Legislative Activity

Senate Prepares for Vote-a-rama

This week, the Senate begins 50 hours of debate on the budget resolution, moving towards the repeal of the Affordable Care Act (ACA) through the budget reconciliation process. While Republicans make final policy decisions on the language and continue to discuss their repeal and replace strategy, Democrats are working on a potential string of amendment votes to the budget resolution that will force Republicans to take uncomfortable votes on popular provisions of the ACA. At the end of debate, Senators can offer an unlimited number of amendments, which are decided without debate. Wednesday’s “vote-a-rama” is an opportunity for Democrats to drag out the process and draw attention to their arguments against repeal. Some Senate Republicans have voiced concerns regarding the Republican “repeal and replace” strategy. Since Republicans can only lose two votes before the measure would be defeated, if others come forward with concerns in the week ahead passage will be difficult. The budget resolution calls for the repeal package to be ready by January 27 and Republicans aim to have it on President-Elect Trump’s desk by February 20.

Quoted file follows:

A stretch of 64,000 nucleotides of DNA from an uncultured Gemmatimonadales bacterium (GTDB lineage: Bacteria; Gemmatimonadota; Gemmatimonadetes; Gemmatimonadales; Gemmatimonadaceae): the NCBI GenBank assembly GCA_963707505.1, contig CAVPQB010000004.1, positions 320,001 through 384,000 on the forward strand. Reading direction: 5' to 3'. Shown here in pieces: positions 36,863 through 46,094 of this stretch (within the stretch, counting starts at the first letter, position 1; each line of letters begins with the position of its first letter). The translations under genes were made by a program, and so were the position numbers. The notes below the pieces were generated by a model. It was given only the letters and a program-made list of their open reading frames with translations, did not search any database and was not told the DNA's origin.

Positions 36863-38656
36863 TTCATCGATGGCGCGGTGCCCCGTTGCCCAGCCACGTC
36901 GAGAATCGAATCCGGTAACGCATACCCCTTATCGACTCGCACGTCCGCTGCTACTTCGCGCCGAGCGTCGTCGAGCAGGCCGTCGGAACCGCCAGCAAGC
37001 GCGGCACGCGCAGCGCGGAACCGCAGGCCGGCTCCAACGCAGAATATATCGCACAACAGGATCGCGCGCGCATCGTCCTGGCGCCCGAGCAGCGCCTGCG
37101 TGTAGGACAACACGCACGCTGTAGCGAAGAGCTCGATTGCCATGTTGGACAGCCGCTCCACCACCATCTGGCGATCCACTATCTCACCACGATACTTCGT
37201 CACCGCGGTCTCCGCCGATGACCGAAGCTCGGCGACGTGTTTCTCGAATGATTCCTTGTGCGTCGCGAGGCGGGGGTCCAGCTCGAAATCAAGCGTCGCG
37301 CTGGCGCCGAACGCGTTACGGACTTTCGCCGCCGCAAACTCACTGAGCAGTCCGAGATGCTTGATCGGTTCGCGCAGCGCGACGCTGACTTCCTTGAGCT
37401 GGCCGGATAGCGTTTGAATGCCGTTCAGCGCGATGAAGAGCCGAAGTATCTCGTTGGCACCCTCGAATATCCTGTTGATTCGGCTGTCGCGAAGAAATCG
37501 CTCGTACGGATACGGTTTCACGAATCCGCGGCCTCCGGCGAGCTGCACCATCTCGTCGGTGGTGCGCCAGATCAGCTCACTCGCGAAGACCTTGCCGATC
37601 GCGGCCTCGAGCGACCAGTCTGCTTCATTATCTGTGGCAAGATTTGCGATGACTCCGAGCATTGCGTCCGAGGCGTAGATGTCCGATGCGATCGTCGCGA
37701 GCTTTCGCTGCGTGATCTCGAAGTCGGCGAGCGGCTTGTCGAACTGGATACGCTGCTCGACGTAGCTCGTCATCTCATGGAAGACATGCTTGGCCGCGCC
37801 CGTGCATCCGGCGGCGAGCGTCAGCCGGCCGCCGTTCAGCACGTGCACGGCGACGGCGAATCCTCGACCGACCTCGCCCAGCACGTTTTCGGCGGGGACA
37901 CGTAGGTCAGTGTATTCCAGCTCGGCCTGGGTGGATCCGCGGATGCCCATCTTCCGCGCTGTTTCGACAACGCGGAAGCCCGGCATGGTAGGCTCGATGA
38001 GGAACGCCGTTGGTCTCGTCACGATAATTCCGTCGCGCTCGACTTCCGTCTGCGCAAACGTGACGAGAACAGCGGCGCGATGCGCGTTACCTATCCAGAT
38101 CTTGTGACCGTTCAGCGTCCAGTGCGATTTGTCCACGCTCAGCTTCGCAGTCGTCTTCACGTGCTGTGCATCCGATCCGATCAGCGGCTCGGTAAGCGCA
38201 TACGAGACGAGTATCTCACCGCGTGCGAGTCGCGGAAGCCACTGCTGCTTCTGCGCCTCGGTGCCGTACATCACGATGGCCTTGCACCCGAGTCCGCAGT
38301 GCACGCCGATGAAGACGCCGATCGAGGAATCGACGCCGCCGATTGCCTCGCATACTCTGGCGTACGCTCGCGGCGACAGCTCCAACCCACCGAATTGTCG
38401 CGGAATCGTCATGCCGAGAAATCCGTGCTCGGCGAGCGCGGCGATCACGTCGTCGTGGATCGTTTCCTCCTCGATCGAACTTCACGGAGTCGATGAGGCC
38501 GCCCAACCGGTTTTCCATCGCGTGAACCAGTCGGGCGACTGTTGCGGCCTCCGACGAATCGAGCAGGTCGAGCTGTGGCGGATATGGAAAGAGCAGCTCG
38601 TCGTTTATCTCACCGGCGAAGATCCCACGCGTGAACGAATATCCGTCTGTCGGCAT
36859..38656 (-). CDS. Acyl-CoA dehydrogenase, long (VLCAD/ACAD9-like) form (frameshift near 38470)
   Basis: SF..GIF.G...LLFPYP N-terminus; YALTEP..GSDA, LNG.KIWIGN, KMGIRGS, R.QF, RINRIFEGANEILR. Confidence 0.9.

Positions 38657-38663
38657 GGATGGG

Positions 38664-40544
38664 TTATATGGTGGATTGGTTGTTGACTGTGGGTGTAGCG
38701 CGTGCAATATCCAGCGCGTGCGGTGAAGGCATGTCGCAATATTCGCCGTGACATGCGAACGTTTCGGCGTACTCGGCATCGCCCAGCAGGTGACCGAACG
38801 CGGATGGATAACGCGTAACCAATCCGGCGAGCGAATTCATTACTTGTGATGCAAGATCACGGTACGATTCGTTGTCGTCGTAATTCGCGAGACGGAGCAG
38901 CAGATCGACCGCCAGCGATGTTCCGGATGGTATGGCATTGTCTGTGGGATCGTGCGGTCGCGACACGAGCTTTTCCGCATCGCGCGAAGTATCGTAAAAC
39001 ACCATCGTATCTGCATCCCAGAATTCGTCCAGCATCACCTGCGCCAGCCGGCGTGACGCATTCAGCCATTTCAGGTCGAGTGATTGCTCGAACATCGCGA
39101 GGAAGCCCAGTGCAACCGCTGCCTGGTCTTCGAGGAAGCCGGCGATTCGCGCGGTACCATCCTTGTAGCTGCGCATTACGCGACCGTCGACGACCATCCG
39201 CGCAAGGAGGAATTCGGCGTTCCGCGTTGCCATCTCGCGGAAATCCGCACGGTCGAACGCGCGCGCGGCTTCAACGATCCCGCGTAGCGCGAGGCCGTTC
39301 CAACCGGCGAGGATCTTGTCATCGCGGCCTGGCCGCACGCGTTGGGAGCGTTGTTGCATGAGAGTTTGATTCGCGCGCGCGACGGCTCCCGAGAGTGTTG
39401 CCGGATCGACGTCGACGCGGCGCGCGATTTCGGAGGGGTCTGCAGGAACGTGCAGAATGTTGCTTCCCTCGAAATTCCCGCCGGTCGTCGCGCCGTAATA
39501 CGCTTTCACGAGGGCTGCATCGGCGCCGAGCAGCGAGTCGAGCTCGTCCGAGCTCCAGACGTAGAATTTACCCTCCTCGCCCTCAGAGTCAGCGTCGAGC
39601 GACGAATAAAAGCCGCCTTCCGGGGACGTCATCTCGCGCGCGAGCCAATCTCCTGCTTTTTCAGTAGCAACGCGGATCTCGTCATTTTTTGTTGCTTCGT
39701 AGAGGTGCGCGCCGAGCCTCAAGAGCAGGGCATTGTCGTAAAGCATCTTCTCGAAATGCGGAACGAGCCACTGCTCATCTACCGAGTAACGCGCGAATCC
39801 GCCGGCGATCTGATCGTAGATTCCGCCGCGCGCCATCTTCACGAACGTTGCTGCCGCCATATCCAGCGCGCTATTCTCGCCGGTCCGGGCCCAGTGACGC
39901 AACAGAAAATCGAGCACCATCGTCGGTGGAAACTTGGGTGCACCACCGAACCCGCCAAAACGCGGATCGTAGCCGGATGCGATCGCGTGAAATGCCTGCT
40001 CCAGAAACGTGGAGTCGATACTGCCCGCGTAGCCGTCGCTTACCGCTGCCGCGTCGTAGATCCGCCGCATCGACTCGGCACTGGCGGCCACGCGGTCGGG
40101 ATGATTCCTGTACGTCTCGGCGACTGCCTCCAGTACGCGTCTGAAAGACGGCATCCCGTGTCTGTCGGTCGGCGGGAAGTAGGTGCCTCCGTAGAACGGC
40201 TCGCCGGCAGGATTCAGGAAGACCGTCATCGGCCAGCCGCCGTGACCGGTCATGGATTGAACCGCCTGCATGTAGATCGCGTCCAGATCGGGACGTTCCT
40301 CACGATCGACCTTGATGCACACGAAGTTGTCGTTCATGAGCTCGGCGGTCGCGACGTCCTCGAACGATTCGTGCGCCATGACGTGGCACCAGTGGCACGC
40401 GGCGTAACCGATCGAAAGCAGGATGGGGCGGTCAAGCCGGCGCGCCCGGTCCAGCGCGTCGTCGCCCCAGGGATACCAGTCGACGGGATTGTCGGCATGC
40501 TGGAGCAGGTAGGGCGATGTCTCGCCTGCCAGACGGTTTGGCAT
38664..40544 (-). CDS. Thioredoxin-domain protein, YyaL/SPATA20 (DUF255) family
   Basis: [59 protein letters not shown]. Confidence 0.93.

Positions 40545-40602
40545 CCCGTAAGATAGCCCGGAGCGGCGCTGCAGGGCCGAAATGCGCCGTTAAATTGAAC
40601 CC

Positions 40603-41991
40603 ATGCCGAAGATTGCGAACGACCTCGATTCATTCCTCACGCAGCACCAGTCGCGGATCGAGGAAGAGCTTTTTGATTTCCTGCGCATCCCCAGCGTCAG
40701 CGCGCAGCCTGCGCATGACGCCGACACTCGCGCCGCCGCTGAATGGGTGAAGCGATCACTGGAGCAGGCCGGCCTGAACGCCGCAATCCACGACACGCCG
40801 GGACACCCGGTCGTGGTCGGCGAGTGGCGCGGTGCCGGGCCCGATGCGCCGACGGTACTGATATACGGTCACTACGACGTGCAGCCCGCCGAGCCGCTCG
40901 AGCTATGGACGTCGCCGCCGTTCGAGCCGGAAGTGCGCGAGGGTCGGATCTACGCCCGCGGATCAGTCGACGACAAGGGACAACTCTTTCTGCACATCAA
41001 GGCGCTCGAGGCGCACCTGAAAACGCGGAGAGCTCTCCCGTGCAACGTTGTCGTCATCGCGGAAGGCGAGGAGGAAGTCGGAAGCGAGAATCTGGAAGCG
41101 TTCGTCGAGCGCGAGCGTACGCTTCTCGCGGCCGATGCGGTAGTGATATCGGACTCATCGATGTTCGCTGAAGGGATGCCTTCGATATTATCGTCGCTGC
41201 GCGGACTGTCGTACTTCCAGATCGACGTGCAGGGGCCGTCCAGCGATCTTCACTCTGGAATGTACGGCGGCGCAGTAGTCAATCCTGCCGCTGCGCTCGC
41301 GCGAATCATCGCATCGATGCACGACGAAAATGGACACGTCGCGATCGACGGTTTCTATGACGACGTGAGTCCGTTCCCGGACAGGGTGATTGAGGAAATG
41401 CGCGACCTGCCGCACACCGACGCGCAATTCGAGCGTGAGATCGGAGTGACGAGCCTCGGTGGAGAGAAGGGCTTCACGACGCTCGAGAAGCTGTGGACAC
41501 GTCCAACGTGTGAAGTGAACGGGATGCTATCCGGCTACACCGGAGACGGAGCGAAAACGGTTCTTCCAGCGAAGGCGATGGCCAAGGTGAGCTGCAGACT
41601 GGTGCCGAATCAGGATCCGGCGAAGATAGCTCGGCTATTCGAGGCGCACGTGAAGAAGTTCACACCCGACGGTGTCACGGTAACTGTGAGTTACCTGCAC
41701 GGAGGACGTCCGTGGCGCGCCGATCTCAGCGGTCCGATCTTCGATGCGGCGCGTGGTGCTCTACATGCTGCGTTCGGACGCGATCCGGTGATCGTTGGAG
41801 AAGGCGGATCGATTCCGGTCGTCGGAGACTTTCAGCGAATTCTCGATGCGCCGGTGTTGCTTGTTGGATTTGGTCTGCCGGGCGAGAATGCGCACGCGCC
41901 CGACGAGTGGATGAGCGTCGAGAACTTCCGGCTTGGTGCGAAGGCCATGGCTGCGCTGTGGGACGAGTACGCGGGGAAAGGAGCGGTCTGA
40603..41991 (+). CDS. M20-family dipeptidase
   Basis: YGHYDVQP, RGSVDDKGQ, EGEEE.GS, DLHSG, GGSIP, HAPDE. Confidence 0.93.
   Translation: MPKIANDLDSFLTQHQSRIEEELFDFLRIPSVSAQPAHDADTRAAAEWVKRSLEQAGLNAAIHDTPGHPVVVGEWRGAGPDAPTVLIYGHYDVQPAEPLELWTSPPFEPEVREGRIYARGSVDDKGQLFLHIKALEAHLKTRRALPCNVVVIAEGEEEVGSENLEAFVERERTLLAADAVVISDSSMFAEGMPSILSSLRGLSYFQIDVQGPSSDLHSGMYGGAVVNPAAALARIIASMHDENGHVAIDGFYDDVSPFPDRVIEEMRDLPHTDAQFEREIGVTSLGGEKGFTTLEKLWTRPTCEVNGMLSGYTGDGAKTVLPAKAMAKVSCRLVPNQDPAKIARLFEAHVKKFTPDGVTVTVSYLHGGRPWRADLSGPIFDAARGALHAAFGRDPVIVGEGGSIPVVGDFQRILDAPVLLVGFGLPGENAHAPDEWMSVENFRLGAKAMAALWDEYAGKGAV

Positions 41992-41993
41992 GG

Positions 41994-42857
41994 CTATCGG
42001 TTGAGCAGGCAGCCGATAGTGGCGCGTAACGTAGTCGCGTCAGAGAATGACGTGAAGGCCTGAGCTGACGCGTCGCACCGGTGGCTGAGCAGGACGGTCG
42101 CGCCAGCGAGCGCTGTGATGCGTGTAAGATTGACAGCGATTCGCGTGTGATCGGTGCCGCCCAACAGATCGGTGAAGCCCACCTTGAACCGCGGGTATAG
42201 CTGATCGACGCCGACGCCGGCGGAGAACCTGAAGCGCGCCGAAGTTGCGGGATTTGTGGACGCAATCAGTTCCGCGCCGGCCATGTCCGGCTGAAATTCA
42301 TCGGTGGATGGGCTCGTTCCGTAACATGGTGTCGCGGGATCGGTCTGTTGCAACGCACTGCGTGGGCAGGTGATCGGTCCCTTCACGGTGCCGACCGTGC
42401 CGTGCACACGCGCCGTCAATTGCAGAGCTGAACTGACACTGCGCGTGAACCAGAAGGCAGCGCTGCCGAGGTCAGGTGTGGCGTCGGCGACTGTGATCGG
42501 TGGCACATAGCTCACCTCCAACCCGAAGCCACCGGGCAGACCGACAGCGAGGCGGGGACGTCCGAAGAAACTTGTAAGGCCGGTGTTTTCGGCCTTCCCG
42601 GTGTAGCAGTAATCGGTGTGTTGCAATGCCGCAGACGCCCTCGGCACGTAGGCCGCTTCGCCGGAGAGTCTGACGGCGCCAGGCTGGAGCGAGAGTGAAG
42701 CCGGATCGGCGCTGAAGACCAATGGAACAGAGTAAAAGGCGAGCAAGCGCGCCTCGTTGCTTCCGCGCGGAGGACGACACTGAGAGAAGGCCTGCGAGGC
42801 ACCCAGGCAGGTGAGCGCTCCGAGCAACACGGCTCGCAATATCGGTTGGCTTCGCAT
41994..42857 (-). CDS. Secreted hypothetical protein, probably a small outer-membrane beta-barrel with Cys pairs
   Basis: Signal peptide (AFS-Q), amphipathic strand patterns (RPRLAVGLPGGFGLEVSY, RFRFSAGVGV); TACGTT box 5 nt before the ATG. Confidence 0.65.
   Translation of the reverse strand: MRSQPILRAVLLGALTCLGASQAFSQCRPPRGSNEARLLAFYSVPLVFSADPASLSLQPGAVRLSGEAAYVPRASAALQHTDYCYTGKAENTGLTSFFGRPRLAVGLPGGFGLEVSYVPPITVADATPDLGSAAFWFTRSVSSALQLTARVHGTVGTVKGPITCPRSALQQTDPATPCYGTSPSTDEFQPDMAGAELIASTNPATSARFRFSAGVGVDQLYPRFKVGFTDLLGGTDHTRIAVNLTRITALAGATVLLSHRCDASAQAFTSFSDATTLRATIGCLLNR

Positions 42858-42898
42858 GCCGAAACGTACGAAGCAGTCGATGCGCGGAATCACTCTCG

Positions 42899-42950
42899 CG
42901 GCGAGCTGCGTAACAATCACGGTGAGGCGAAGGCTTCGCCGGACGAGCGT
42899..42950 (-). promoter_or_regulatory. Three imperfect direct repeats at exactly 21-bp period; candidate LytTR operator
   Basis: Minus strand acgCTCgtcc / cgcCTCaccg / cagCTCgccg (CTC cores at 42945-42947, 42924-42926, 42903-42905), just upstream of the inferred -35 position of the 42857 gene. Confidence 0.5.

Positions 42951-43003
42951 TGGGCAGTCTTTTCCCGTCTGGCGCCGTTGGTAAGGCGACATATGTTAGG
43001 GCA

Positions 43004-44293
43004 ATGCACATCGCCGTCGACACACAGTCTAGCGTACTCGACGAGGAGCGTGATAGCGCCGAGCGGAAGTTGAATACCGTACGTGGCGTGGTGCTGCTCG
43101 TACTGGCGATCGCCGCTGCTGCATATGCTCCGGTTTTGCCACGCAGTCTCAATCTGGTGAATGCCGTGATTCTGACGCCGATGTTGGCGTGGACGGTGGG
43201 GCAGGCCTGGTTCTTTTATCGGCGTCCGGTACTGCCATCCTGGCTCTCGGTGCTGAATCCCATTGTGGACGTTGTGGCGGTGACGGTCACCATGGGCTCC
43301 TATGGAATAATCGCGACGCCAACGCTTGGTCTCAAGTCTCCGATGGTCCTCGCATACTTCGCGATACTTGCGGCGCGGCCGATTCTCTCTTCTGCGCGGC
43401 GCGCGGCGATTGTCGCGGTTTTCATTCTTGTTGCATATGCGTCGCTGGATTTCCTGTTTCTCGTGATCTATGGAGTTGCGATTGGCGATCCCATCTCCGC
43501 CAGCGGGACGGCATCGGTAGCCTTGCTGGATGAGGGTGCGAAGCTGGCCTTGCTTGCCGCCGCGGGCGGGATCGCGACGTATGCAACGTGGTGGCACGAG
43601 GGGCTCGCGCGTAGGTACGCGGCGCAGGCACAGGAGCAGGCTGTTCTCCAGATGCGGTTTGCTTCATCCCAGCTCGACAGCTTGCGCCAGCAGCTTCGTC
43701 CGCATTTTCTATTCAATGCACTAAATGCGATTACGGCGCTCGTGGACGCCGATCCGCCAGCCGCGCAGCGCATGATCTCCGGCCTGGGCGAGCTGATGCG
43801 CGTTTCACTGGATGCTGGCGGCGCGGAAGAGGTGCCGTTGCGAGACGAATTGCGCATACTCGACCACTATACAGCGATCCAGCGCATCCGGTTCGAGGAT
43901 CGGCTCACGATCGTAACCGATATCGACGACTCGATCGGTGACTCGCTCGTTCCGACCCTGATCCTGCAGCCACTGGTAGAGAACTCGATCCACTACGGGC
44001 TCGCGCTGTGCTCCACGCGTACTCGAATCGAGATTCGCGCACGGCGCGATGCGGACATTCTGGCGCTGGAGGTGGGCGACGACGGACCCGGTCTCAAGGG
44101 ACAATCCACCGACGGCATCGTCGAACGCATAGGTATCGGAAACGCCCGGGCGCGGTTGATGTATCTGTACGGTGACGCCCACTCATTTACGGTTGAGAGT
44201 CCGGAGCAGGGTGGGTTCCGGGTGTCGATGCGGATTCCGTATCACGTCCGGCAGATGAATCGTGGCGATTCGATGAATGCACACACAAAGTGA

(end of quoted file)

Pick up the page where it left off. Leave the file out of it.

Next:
Four Bipartisan Health Bills Scheduled for House Floor